15 Travel Tips for Someone With Dementia or Memory Loss

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By Barbra Cohn 

My husband Morris loved to travel so much that he memorized plane and train schedules for fun— that is, until he developed Alzheimer’s disease. When he was unable to convert dollars into the local currency on our 25th anniversary trip through France and Spain, I realized something was very wrong.

He followed me like a puppy dog around Barcelona and was afraid to hop on the subway. I was forced to read maps (not something I’m great at), and choose where to go and what to see, without any input. It was like traveling with a young child. My suspicion that he had Alzheimer’s was confirmed when we returned home. 

That winter we went to an all-inclusive Mexico resort on the Riviera Maya, south of Cancun, to escape from our new reality. The last-minute getaway helped alleviate the stress of worrying about the future. But I couldn’t totally relax, as I quickly learned you can’t trust someone with dementia and disorientation to find their way back to an unfamiliar hotel room. 

Morris had been an avid lap-pool swimmer, so on a later trip to Glenwood Springs for a soak in the mineral pools, I was concerned that he would have trouble getting dressed in the locker room without my help. My first question to the staff was, “Do you have a family changing room?”

They actually have two, complete with toilet, sink, shower, and fold-down bench. There are also three ADA (American Disabilities Act)-accessible rooms in the new restroom facility near the kid’s area at the west end of the property. 

Changing was easy. But Morris was afraid to get into the pool. I later learned that people with Alzheimer’s disease have difficulty with depth perception and peripheral vision. Their eyes might be healthy, but changes in the brain affect the way they process visual information and alter perception of the world and how they understand it. 

I wish I had known this before our family took a trip to Arches National Park. Morris was terrified as we slowly made our way through Devils Garden. And I became impatient with him, not realizing that he probably felt as though he was about to fall off a cliff. 

The good news is that you can travel with a loved one who has dementia. It’s a bit of a challenge, but it’s doable in the early stages of dementia. It just takes more planning, patience and time as daily routines will be disrupted. Here’s how to make it easier on yourself, family members and the person you’re caring for. 

Tips for helping people with cognitive impairment

  1. Have an identification bracelet or wearable GPS unit for your care recipient that can’t be easily removed. List the person’s name and your phone number on the ID. If the person can still use a cellphone, make sure your number is the emergency contact.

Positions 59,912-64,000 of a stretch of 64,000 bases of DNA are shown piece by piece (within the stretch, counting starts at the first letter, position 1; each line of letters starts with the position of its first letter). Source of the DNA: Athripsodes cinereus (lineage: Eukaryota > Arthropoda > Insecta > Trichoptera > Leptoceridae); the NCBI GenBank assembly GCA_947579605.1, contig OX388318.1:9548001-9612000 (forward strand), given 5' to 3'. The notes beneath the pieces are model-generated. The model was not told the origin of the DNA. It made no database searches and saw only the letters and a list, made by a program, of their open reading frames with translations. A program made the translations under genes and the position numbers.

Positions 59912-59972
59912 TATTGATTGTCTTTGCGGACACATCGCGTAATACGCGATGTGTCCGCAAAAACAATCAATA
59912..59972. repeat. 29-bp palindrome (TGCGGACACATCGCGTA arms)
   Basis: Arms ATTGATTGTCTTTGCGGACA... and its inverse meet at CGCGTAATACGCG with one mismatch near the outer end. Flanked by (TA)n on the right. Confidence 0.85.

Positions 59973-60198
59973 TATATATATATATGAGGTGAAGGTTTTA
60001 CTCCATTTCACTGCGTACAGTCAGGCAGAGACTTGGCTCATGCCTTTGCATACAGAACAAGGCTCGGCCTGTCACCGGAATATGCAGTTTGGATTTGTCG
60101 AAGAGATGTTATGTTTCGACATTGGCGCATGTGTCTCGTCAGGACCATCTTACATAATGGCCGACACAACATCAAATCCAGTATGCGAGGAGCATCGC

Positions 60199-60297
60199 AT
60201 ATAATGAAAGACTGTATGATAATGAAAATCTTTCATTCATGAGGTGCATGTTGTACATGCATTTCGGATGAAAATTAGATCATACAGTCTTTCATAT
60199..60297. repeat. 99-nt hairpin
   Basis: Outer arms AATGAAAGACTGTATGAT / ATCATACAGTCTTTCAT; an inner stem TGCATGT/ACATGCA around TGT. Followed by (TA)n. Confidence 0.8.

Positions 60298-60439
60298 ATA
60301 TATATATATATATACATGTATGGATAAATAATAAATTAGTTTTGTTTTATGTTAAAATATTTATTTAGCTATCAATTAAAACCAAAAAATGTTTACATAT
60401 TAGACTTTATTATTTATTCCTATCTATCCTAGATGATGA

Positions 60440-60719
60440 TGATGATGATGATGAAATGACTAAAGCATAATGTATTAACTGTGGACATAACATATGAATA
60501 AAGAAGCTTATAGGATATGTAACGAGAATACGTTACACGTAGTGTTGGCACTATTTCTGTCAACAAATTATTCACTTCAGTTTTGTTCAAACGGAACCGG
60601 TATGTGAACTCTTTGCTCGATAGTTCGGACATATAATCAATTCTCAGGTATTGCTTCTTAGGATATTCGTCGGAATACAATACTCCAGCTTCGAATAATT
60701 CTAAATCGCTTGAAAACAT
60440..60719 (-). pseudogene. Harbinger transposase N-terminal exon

2. Keep a current photo of your care recipient with you in case you get separated and carry a laminated card that briefly explains that they have dementia. Showing this to service people helps to avoid frustration, impatience, confusion and embarrassment. 
  3. For air travel, avoid booking a flight with layovers and instead opt for a direct flight. Limit travel time to under four hours, if possible.
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  1. Carry on your luggage, if possible, to avoid waiting at baggage claim. Carry documents and medications with you. 
  2. Velcro shoes or slip-on shoes are a must. Plus, most airports have a seating area a few feet from where you pick up your belongings where you can put yourselves back together, and just beyond that is a handicapped seating area where you can hitch a ride on an electric cart that brings you to your gate. 
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  1. Use the family restrooms, rather than the public restrooms. Your traveling companion will appreciate the help. 
  2. Take advantage of early boarding. This will give you extra time to get settled. 
  3. Let flight attendants know about special needs. They are more than willing to help. 
  4. Bring an iPad or tablet with headphones for entertainment and relaxation. 
  5. Consider staying in a hotel rather than with relatives who may be alarmed by or unfamiliar with dementia patient symptoms. If there’s drama in the household, it will only exacerbate a stressful situation and add to everyone’s confusion and frustration. 
  6. Let the hotel staff know about any special needs
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  1. Bring an aromatherapy diffuser. For some, aromatherapy works like magic to allay anxiety. Put a few drops of lavender oil, sage, geranium, rose, or ylang ylang oil on a pillowcase, handkerchief that you can stick in a shirt pocket, or in a diffuser. Try out different blends before your trip to see what your traveling companion prefers. Essential oils and diffusers are available at natural food stores and online. 
  2. Avoid noisy, crowded situations that might provoke anxiety, fear, or confusion as much as possible. Instead, visit tranquil environments such as art museums and galleries, botanical gardens, and special interest museums. If you’re meeting friends or family, picnic in a beautiful park. If children are included, choose a park with a playground. 
  3. Have afternoon tea, cookies and fruit in your hotel room, and allow extra time for a nap.
  4. Allow plenty of time for every activity. Try to relax and enjoy your time together.

Following these tips helped when our family took a fun trip to Hawaii with Morris after his health care diagnosis. It was even more special than our previous trips because we wanted to enjoy every precious moment together. 

Barbra Cohn is a frequent contributor to EnCompass Magazine and the author of Calmer Waters: The Caregiver’s Journey Through Alzheimer’s and Dementia. Read her blog at barbracohn.com.

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